Speaking in a Parliamentary debate on child poverty, Imran criticised the Government’s strategy to tackle the issue, and called them out over their rhetoric of more employment.
According to the Office of National Statistics, 10,315 children are classed as living in child poverty in Bradford, leaving over one quarter of the District’s children in deprivation as opposed to the national average of 18.2%, a figure raised by Imran in the debate who branded it “unacceptable.”
Despite the Government’s claims that they are making progress on eradicating child poverty through increasing employment, research also shows that almost two thirds of poor children are in families with at least one adult in work, and the Social Mobility and Child Poverty Commission has found that even under the most optimistic scenarios for parental employment and earnings, around one in five children nationally would still be in relative and absolute poverty by 2020.
In response, Imran called for an end to the Government’s rhetoric of just “more employment” and instead for a focus on high-skill, high-wage roles so that families can’t just survive, but live properly”. He also pointed to the fact that many of the newly created jobs are zero-hours contracts, part-time work and poorly paid which do not go towards eradicating child poverty in Bradford.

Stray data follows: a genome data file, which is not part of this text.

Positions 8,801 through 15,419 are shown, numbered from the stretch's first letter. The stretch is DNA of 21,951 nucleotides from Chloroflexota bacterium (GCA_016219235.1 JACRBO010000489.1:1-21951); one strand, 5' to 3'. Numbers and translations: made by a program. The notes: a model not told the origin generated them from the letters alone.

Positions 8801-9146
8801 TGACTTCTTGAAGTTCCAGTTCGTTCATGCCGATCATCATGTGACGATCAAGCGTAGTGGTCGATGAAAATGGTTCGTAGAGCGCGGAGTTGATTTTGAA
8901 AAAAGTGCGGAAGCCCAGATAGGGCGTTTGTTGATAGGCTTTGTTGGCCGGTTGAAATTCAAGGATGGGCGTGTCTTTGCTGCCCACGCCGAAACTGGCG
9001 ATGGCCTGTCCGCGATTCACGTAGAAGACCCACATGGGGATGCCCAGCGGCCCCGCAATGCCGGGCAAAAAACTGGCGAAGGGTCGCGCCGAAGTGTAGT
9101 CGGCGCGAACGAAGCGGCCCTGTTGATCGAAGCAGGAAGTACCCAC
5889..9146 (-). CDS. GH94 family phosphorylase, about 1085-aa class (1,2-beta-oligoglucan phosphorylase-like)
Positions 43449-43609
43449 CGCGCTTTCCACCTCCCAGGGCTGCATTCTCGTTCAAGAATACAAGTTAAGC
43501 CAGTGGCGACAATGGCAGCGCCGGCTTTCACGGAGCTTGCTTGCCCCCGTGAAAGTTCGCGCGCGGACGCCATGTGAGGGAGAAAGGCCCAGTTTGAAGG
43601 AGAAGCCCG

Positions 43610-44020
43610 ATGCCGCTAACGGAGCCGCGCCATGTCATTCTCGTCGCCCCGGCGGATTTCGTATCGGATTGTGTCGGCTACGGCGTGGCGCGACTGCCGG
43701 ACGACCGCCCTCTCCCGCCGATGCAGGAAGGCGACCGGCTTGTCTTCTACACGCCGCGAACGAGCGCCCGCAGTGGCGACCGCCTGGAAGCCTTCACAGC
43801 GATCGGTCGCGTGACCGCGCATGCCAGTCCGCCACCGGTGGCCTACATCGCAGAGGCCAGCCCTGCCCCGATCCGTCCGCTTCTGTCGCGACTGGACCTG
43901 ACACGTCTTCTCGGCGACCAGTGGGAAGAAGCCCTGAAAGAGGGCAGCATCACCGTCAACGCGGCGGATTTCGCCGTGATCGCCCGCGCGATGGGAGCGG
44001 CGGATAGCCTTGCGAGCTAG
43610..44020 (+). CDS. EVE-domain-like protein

Speaking on the rising levels of child poverty, Imran said:
“The Government say time and time again that they are reducing child poverty by increasing employment, but it is clear from the mass of evidence from those who are working but in poverty that this approach is not working, and instead there needs to be a greater focus on creating high-skill, high-wage roles that cities such as Bradford need.
“However rather than deliver these jobs, the Government and HMRC are taking them away with plans to close the HMRC centres in Bradford, which will see the hundreds of jobs that they create move out of Bradford and into Leeds, a move that I am resolutely calling to be reversed.
“It is also clear to me that this Tory Government is not serious about tackling poverty, as their plans to water down the last Labour Government’s Child Poverty Act with the removal of child poverty reduction targets shows, and I am glad that the House of Lords saw sense and defeated these plans on Monday.”